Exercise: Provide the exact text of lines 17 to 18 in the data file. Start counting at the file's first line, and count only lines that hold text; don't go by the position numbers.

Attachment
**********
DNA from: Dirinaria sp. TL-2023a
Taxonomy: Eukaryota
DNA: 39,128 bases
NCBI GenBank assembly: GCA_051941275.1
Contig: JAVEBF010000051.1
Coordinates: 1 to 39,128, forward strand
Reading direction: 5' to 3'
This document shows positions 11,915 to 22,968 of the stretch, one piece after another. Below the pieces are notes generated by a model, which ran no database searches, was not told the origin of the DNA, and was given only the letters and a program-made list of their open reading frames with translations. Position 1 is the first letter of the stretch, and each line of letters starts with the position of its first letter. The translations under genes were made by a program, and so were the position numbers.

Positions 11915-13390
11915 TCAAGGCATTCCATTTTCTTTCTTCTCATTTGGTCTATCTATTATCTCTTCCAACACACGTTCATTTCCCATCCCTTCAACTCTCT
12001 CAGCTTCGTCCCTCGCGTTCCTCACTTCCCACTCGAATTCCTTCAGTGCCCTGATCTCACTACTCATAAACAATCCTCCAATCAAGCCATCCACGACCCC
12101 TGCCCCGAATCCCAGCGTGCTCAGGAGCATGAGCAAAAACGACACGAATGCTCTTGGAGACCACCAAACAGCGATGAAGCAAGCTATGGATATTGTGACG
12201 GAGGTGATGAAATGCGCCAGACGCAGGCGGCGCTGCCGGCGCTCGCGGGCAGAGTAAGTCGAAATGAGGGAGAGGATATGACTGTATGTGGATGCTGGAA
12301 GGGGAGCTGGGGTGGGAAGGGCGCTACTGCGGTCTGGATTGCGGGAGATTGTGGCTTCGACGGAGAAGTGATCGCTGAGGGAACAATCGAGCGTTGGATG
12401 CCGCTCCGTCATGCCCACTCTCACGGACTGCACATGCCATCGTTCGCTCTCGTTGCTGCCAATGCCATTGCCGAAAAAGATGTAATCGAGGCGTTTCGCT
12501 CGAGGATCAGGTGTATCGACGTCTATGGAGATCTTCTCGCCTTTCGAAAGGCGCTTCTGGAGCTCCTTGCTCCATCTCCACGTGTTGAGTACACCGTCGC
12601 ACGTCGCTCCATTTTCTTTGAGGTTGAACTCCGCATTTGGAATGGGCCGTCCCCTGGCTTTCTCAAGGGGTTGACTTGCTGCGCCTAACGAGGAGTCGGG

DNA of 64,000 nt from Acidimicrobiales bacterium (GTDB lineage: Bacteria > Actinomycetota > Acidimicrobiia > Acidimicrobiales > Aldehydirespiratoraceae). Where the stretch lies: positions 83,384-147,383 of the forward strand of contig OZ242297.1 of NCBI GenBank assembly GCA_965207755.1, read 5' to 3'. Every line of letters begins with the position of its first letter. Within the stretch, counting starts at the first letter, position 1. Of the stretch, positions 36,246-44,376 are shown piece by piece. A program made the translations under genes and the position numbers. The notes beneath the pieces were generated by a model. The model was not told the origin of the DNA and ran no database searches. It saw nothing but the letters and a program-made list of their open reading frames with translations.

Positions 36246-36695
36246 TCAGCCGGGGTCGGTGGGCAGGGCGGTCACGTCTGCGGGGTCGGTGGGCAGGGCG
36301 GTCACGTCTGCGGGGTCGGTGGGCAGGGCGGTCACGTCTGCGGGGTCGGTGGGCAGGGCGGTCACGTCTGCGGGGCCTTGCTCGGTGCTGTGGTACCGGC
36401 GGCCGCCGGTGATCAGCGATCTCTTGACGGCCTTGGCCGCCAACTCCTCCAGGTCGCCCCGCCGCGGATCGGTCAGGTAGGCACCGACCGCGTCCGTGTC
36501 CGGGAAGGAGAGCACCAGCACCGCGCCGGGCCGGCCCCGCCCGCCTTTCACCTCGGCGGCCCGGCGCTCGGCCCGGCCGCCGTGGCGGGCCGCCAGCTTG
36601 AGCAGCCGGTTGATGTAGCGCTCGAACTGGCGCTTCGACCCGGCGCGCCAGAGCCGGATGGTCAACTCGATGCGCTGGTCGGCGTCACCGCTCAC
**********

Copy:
12601 ACGTCGCTCCATTTTCTTTGAGGTTGAACTCCGCATTTGGAATGGGCCGTCCCCTGGCTTTCTCAAGGGGTTGACTTGCTGCGCCTAACGAGGAGTCGGG

DNA of 64,000 nt from Acidimicrobiales bacterium (GTDB lineage: Bacteria > Actinomycetota > Acidimicrobiia > Acidimicrobiales > Aldehydirespiratoraceae). Where the stretch lies: positions 83,384-147,383 of the forward strand of contig OZ242297.1 of NCBI GenBank assembly GCA_965207755.1, read 5' to 3'. Every line of letters begins with the position of its first letter. Within the stretch, counting starts at the first letter, position 1. Of the stretch, positions 36,246-44,376 are shown piece by piece. A program made the translations under genes and the position numbers. The notes beneath the pieces were generated by a model. The model was not told the origin of the DNA and ran no database searches. It saw nothing but the letters and a program-made list of their open reading frames with translations.